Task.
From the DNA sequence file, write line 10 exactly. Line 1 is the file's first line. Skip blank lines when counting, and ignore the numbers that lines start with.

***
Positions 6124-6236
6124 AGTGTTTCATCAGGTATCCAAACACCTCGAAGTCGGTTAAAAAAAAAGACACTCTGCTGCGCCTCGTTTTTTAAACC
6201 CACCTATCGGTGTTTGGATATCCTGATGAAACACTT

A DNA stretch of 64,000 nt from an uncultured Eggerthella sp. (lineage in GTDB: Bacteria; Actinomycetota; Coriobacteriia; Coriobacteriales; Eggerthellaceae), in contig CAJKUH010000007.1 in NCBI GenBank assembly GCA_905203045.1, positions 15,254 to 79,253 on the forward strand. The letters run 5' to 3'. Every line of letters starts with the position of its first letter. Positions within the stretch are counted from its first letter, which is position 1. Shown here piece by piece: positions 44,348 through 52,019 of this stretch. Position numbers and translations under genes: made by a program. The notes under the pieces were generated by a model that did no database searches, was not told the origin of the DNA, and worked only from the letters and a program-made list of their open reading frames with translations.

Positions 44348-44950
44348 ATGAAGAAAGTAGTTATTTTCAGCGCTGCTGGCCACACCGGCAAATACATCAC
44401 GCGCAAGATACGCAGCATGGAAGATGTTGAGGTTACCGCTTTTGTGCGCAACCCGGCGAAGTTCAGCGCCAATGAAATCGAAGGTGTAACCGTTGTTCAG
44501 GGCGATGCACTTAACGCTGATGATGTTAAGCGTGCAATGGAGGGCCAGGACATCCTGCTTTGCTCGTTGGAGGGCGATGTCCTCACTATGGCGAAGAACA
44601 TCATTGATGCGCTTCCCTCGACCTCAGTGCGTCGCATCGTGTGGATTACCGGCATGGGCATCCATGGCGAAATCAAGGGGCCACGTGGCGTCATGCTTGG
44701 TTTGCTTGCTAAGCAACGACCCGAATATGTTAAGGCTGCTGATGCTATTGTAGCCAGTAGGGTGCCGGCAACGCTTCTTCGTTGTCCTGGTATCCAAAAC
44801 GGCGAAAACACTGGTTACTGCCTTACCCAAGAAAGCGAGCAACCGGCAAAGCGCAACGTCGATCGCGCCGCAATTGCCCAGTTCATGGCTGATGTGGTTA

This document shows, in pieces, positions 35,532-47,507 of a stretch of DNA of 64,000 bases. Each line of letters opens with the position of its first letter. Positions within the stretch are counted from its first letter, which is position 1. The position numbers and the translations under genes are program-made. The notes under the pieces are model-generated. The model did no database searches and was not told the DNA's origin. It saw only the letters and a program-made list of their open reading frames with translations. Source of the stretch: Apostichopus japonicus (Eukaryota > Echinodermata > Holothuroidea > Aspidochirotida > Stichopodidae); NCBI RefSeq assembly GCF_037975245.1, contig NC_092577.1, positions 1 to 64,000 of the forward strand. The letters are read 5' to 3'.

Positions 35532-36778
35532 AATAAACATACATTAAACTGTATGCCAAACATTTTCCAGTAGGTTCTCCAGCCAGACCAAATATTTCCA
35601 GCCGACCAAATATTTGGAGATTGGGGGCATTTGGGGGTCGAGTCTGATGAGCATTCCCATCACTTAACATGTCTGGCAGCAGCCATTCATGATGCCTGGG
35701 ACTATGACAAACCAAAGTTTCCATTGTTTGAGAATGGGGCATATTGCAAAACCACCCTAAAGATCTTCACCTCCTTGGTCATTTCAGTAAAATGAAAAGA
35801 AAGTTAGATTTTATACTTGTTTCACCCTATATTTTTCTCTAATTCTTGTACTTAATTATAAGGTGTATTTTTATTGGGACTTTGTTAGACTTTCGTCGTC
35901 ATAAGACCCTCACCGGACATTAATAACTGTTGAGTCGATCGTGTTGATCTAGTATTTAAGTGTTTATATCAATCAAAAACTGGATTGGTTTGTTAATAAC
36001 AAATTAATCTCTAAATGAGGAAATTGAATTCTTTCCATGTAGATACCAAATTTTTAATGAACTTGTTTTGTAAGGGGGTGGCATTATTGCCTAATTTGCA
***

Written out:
44701 TTTGCTTGCTAAGCAACGACCCGAATATGTTAAGGCTGCTGATGCTATTGTAGCCAGTAGGGTGCCGGCAACGCTTCTTCGTTGTCCTGGTATCCAAAAC